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What to Say at a Funeral?

It's not easy to know what to say at a funeral. However, you may find it helpful to think about the person who died and how you feel about them. 

Even people who are rarely at a loss for words may find themselves tongue-tied at a funeral. They not only don't know what to say, but they are also afraid of what not to say to those in mourning.

Whether you were extremely close to the bereaved, or don't know the mourners that well, or didn't even know the deceased at all, deciding on the appropriate words of comfort can be tricky.

Let Peter Tziotzis Orthodox Funerals help you select the type of funeral service that best fits your needs.

Following are some of the best things to say at a funeral, depending upon your relationship with the deceased and survivors.

What to Say to Someone Before a Funeral

After a death has occurred, it is essential to acknowledge that loss when speaking with the bereaved person. 

We may feel awkward 'bringing it up before the funeral but remember, you are not reminding them of their grief. 

You are permitting them to be open about their feelings with you if they choose to do so.

You may choose to send a card, which allows for a few well-chosen words, but a phone call or brief visit is often very much appreciated too.

Things to Say at a Funeral Service

If you are attending a funeral service, it is appropriate to offer your sympathy to the family. 

If you don't know them very well, a simple 'I'm sorry for your loss' is fine, although it is often better if you can say something about the person who has died, for example:

"I'm so sorry that you've lost your Dad (his name), he was a lovely man, and I know we'll miss him very much.'" 

Saying something personal that kindly remembers the person who has died and what they meant to you is usually appreciated.

Examples of appropriate things to say to family members of the deceased:

  • If you are an extended family member or very close friend, express your love for the deceased and the family. "I loved Uncle Joe so much. He was a kind gentleman." "I just want you to know I love you."
  • If you were a good friend of the deceased, you could tell the family that he/she "was just like a brother/sister to me." Of course, you need to be careful not to offend the actual brothers or sisters of the deceased.
  • "He/she will be greatly missed" conveys how much you appreciated the deceased. Family members enjoy hearing stories of how their loved ones made a difference. You can follow up this statement with an anecdote of a fond memory of the deceased.
  • For those who genuinely have difficulty in these situations, if you have a photo of the deceased, bring it with you. Then you can offer the image (or a copy of it) to the survivors and share the story behind the photo.
  • Being honest is a safe bet. "I'm at a total loss of what to say, but I want you to know that I am so very sorry."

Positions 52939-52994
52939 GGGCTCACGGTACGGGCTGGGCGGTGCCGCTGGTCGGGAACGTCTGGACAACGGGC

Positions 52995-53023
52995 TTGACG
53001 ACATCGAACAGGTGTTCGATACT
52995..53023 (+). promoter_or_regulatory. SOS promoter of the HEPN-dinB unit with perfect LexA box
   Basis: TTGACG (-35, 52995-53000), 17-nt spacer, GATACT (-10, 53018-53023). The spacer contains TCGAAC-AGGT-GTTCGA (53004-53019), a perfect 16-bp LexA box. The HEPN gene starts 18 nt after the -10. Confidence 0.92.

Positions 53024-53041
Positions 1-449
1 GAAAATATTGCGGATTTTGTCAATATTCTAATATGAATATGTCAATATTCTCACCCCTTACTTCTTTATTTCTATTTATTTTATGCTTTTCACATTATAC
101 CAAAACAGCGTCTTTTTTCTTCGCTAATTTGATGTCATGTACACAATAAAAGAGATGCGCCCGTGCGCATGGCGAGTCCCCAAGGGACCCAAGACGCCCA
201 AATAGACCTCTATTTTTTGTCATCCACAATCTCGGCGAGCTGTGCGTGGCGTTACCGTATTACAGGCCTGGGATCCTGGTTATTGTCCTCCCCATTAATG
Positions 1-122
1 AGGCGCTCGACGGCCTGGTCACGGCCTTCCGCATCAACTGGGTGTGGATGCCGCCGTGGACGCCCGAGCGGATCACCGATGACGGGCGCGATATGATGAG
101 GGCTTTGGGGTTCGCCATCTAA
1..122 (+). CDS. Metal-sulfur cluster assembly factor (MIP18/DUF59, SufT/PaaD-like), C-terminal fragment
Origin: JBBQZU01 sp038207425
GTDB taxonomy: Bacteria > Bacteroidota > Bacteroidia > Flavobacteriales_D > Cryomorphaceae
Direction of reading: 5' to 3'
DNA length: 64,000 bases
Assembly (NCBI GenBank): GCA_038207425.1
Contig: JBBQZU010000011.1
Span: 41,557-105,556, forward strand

• Depending on the person, you can offer a bit of humour. Share an inside joke or a memory that will elicit a smile or laugh.
  • Sometimes focusing on the emotions of the bereaved is too tricky. In that situation, focus on the good qualities of the deceased. "She had such a beautiful singing voice." "He was such a kind, caring person."
  • Offer to help, but give the bereaved the space they need. "When you're ready, I'm here for you. I'm only a phone call away."
  • Offer words about the deceased in terms of your relationship with him/her. For example, "He was a wonderful mentor to me at work," or "She was there for me when I went through my divorce."
  • For a dear friend in mourning, show signs of empathy. Say something to the effect of "When you're in pain, I'm in pain."
  • And of course, the words that are always appropriate are, "I'm so sorry for your loss."

Things You Should Not Say at a Funeral

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There are, however, some things that should not be said at a funeral. It is advisable to avoid platitudes such as 'well, s/he had a good life' or 'they're in a better place now. 

We want to try to recognise a bereaved person's grief, not to minimise or trivialise it. 

It may well be that the person who has died lived a long, happy and meaningful life. Still, to those left behind (for example, a bereaved husband whose wife of 50 years has died), the length of the person's life could never have been long enough, and the impact of the grief on them cannot and should not be minimised.

Even if you have suffered a similar loss, it is important not to say things like 'I know how you feel'. 

The fact is, you don't. You can only know how you felt when you were bereaved; you should not assume that other people feel the same way. 

By saying things like 'I know how you feel', you shift the focus of attention from their feelings to yours. 

There may come a time when you can share helpful tips about how you felt when someone died and what helped you, but it is rarely the right time to have these conversations at a funeral.

You never want to say anything negative or disparaging at a funeral. This is not the time to gossip, tell jokes, or call attention to yourself. 

This is the time to employ your speech filters. The family is already grieving, so don't make it worse during the funeral or visitation.

You also don't want to make light of the person's death.